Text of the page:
Measure Time Taken by JS Function to Execute

How to Measure Time Taken by JS Function to Execute

Often web developers need to measure the execution time in JS. It is required to find out which parts of your JS code take the most time, or if there are any bottlenecks. In this article, we will learn how to measure time taken by JS function to execute. There are several ways to do this. We will look at a couple of simple ways that do not require importing any third-party library.

How to Measure Time Taken by JS Function to Execute

Most modern browsers support two APIs – performance and console. You can use either of these web APIs to measure execution time of JS code.

1. Using Performance returns a timestamp when it is called. We will call it twice – before and after our code – to measure start and end time of execution. Then we calculate time taken by calculating the difference between start and end time. Here is an example for your reference.

var startTime =

doSomething()   // <---- code whose execution time needs to be measured
var endTime =

console.log(`Your JS code took ${endTime - startTime} milliseconds`)

Please note, we use back quotes in console.log() function since we need to evaluate the expression calculating the time difference.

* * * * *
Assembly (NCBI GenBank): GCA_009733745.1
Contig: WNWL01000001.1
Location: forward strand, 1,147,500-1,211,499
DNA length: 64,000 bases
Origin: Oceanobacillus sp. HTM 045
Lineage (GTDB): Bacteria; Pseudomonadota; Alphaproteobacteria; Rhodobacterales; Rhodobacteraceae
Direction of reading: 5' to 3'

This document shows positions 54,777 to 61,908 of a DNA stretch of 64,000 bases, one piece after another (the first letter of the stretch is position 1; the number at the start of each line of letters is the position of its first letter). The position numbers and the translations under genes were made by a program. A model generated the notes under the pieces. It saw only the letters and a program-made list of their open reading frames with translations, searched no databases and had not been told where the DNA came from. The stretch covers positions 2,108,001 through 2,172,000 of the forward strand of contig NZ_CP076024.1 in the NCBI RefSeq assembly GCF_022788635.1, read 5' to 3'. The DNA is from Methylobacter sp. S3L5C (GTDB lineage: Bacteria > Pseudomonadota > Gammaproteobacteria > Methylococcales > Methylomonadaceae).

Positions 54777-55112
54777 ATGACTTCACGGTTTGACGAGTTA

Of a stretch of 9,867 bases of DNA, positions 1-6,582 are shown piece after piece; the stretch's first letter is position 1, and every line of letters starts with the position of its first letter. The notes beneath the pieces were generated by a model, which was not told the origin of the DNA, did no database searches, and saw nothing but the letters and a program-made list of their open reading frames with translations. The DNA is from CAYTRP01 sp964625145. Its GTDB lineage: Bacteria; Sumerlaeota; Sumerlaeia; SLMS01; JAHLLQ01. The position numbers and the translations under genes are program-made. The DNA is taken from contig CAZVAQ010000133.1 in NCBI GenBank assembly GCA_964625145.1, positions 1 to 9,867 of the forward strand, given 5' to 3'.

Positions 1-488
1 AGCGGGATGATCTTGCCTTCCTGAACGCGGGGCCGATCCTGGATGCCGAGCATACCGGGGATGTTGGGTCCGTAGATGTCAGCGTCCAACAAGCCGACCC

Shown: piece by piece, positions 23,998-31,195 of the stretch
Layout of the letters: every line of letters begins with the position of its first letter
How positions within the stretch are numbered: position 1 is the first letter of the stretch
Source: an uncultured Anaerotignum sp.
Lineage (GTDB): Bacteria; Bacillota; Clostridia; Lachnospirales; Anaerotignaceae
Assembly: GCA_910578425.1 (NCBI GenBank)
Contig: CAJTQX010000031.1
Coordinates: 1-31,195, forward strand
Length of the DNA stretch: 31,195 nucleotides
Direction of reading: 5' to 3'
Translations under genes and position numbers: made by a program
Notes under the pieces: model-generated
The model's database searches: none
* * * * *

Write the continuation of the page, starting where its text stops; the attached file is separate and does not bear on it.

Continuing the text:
You can use this method to measure time for any JS code, not just function calls as we have mentioned above.

If you need to use performance API in NodeJS, you need to import perf_hooks library for it. No imports are required if you are using it on browsers.

const { performance } = require('perf_hooks');

2. Using Console

You can also use console web API to calculate the execution time of JS code. It offers two methods time() and timeEnd() to measure starting and ending time respectively of JS code. Both these methods accept an input string that indicates code block to be tracked.

doSomething()   // <---- JS code you're measuring time for 

In the above code, both console.time() and console.timeEnd() accept a string whose value needs to be the same for console API to be able to correctly measure the execution time. If the input string for console.time() and console.timeEnd() are different, then browser won’t be able to measure time properly.

You can also use nesting to measure execution time of multiple code blocks at once.






In the above example, we use two console.timeEnd() functions. If we don’t use the correct input string, browser won’t know to which console.time() they correspond to.

In this article, we have seen a couple of simple ways to measure execution time of JS code.

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